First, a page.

Thom Geier serves up commentary on movies, TV, books, theater, and all manner of pop culture
Shopping for a gift for my 10-year-old goddaughter last week, I stumbled on a copy of one of my favorite books from when I was about her age: Ellen Raskin’s 1979 novel The Westing Game. And re-reading the mystery before wrapping it up, I discovered just how delightfully singular this Newbery Medal winner really is.
For one thing, it’s a children’s book without an obvious child protagonist. Yes, 13-year-old Tabitha-Ruth “Turtle” Wexler plays a central role in solving the puzzle behind paper baron Samuel Westing’s $200 million estate (and apparent murder). But unlike most contemporary books for young people, The Westing Game isn’t told from her point of view alone (or even mostly). And for much of the story, she’s less a relatable, screen-ready heroine than a pigtailed, shin-kicking brat.
Yes, Westing’s 16 presumed heirs/suspects include a few other teens — the wheelchair-bound birdwatcher Chris Theopolis; his older brother, Theo; and high school track star Doug Hoo. But most of the characters/suspects are (nominally) grown-ups, behaving in the way that kids imagine grown-ups behave — with rich inner lives or secret backstories just waiting to be revealed if you could only just scratch the surface. Turtle’s podiatrist dad is also a bookie; secretary Sydelle Pulaski is a lonely drama queen who fakes needing crutches for attention (until an accident prompts a real need for crutches); cleaning lady Berthe Crow also seems to run a soup kitchen; and dressmaker Flora Baumbach still mourns the death of her daughter (described, in an anachronistically off note, as “Mongoloid”).
In other words, this is a children’s book that doesn’t just concern itself with kids’ stuff. And far from banishing grown-ups to the periphery, as so many modern YA books do, The Westing Game offers a peek into adult life with some genuine real-world stakes: a murder, bombings, a multimillion-dollar fortune. But it’s the kids who seem to have the most curiosity and gumption to do the legwork as, well, bubble-gumshoes. Doug Hoo (literally) runs after suspects; Theo follows them on his bike; Turtle even induces her grown-up partner to play the stock market. In terms of cracking the case, youth is more of an asset than a handicap.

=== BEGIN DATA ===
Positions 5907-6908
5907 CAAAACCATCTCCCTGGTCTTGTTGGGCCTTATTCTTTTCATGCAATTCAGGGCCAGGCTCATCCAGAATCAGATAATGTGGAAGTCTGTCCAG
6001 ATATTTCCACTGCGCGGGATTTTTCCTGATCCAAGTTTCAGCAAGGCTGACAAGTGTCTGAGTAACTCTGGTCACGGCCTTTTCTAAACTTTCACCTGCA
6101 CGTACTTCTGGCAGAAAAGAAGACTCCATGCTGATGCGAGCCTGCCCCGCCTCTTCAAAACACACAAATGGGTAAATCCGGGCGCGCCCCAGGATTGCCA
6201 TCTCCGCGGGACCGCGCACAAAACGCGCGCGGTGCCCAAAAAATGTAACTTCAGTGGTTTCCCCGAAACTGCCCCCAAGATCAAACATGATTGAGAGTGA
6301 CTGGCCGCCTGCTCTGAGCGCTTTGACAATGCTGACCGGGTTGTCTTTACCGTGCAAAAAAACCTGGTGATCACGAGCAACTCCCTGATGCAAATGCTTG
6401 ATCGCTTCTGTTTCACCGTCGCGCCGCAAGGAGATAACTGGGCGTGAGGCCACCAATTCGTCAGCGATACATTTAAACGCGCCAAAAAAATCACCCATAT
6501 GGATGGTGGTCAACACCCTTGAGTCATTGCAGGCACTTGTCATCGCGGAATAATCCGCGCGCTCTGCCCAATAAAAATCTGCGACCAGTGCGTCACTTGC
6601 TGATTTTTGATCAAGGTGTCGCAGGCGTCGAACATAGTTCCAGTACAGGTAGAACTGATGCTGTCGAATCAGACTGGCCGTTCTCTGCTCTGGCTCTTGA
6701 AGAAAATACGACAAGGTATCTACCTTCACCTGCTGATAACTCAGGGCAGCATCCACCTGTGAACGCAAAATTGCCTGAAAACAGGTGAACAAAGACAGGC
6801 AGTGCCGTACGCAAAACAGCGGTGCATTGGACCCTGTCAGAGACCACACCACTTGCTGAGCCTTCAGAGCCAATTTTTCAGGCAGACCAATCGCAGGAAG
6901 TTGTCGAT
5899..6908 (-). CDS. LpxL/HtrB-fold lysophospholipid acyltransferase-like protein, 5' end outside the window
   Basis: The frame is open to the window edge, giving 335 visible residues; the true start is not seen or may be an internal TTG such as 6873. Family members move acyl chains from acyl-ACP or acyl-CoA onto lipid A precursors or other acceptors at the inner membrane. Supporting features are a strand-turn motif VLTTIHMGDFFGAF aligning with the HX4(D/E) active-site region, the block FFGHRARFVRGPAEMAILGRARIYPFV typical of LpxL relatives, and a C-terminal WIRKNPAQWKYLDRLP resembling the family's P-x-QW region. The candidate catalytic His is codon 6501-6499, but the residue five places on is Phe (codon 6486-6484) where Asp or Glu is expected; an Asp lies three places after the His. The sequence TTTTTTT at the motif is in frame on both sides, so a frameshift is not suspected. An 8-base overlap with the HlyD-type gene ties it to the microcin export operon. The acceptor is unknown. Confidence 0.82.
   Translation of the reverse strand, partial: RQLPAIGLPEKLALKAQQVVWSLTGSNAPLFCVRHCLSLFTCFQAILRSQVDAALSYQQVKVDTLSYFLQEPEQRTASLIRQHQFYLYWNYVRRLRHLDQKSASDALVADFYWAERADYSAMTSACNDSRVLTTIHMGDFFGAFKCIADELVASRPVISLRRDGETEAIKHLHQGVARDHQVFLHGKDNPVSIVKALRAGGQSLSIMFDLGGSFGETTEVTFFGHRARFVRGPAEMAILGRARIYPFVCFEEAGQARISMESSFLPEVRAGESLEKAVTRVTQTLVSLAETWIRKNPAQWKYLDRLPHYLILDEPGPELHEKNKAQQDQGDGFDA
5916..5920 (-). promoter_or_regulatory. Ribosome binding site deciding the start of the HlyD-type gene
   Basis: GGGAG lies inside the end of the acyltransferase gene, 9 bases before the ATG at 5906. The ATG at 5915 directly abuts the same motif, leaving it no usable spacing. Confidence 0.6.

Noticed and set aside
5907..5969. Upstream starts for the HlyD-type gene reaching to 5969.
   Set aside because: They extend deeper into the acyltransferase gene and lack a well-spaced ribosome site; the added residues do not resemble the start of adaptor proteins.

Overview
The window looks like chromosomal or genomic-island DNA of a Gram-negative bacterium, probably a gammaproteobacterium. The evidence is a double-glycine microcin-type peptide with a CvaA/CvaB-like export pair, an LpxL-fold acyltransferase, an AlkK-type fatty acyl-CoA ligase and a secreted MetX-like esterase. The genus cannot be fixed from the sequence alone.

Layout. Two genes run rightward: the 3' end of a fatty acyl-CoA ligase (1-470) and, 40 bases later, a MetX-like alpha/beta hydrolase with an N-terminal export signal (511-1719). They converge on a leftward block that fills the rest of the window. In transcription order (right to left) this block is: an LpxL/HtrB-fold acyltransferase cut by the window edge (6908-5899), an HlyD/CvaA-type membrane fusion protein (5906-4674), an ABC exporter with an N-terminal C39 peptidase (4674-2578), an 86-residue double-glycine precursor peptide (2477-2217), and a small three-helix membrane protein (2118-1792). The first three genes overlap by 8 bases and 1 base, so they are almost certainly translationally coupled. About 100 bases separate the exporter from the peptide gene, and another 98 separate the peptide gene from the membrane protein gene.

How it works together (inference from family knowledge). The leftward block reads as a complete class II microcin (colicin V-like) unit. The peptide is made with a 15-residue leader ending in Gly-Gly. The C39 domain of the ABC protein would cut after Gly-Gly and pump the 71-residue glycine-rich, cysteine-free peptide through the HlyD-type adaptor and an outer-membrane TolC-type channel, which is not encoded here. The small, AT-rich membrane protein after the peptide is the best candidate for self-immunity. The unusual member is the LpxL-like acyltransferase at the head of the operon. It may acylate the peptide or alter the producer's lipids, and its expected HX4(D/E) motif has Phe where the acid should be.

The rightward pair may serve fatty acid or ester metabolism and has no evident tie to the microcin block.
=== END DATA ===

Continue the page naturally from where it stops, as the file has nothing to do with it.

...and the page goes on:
Thirty-five years on, The Westing Game can seem a tad dated (and not just because of that unfortunate reference to Down syndrome). One heir taps newspaper buddies and a private detective to dig up info that would be easily accessible on the Internet today. Another, Turtle’s 20-year-old sister, drops out of college after getting engaged to a dashing 25-year-old medical internist (a career- and life-forgoing decision that probably seemed old-fashioned even in the late ’70s). And Turtle follows an old wives’ tale to treat a toothache with a bourbon-soaked cottonball.
But for the most part, The Westing Game continues to work its magic. I was hooked all over again by Raskin’s wordplay and the ingenious structure of her puzzle-like plot. (In this regard, she’s a worthy successor to Agatha Christie — but she also anticipates blockbuster scavenger-hunt writers like Dan Brown and Steve Berry.) My biggest takeaway, though, and what I remembered loving as a kid, is how the youthful characters are treated without condescension — or segregation into some teen-only setting. They’re allowed equal (sneakered) footing on a grown-up playing field, and they more than hold their own.